# Statistical Process Control (SPC)

## Introduction and Background

The concepts of Statistical Process Control (SPC) were initially developed by **Dr. Walter Shewhart **of Bell Laboratories in the 1920's, and were expanded upon by **Dr. W. Edwards Deming**, who introduced SPC to Japanese industry after WWII. After early successful adoption by Japanese firms, Statistical Process Control has now been incorporated by organizations around the world as a primary tool to improve product quality by reducing process variation.

Dr. Shewhart identified two sources of process variation: **Chance **variation that is inherent in process, and stable over time, and **Assignable**, or **Uncontrolled** variation, which is unstable over time - the result of specific events outside the system. Dr. Deming relabeled chance variation as **Common Cause** variation, and assignable variation as **Special Cause** variation.

Based on experience with many types of process data, and supported by the laws of statistics and probability, Dr. Shewhart devised control charts used to plot data over time and identify both Common Cause variation and Special Cause variation.

**This tutorial provides a brief conceptual background to the practice of SPC, as well as the necessary formulas and techniques to apply it.**

## Process Variability

If you have reviewed the discussion of frequency distributions in the Histogram module, you will recall that many histograms will approximate a Normal Distribution, as shown below (please note that **control charts do not require normally distributed data in order to work** - they will work with any process distribution - we use a normal distribution in this example for ease of representation):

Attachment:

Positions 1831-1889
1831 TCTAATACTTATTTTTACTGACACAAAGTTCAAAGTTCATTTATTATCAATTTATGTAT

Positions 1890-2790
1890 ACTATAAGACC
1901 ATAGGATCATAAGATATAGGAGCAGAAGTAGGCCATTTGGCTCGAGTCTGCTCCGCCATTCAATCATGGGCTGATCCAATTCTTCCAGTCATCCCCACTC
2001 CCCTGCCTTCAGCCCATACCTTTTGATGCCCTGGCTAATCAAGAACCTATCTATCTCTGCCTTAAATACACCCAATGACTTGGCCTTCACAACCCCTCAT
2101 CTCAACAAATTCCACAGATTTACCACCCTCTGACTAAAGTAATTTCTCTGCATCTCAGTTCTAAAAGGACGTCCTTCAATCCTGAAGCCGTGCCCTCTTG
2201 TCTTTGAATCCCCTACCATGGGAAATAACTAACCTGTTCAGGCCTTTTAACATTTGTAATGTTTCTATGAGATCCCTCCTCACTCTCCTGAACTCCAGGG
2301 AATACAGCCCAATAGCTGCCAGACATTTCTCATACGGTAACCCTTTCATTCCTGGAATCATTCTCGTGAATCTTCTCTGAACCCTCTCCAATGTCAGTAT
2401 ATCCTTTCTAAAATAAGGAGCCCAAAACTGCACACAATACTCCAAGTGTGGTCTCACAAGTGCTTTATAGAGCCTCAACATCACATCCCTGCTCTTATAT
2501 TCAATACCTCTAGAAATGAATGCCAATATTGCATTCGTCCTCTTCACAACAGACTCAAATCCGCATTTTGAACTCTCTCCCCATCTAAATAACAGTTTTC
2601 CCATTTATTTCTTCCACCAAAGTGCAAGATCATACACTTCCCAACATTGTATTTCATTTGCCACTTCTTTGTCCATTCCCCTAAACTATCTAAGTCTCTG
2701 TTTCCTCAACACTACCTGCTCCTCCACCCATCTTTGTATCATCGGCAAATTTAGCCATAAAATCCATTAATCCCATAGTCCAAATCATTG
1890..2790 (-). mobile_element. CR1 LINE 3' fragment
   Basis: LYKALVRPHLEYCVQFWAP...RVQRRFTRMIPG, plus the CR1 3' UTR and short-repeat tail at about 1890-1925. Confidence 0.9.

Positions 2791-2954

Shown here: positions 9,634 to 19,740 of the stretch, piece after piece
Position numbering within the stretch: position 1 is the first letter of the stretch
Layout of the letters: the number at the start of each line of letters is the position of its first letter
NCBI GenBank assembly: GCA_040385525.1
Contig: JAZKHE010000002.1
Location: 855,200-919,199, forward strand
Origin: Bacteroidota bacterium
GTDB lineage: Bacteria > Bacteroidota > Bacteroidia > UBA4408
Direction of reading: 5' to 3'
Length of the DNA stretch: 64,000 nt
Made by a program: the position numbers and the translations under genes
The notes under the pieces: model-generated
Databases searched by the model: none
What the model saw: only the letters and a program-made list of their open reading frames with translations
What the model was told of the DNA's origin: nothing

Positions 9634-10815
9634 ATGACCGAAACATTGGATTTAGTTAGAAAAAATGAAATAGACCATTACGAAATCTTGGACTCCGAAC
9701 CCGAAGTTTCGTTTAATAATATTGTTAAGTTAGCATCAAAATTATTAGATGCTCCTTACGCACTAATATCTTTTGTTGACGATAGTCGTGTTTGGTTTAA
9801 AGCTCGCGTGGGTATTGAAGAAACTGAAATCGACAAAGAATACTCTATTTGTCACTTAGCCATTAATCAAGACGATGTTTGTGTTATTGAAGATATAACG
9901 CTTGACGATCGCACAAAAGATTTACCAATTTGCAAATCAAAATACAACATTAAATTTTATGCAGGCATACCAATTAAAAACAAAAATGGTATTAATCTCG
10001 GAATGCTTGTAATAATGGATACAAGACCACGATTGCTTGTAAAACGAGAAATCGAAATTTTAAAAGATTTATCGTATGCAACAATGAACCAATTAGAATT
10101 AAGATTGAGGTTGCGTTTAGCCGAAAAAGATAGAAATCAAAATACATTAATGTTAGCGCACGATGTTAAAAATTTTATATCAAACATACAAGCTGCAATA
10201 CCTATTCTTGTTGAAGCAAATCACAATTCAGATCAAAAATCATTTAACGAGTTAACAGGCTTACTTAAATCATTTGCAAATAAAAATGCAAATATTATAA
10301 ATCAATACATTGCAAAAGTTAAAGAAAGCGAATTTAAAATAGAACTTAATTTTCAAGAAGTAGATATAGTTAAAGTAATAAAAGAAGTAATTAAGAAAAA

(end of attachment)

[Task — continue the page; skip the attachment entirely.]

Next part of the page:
In order to work with any distribution, it is important to have a measure of the data dispersion, or spread. This can be expressed by the range (highest less lowest), but is better captured by the standard deviation (sigma). The standard deviation can be easily calculated from a group of numbers using many calculators, or a spreadsheet or statistics program.

## Example

## Why Is Dispersion So Important?

Often we focus on average values, but understanding dispersion is critical to the management of industrial processes. Consider two examples:

- If you put one foot in a bucket of ice water (33 degrees F) and one foot in a bucket of scalding water (127 degrees F), on average you'll feel fine (80 degrees F), but you won't actually be very comfortable!
- If you are asked to walk through a river and are told that the average water depth is 3 feet you might want more information. If you are then told that the range is from zero to 15 feet, you might want to re-evaluate the trip.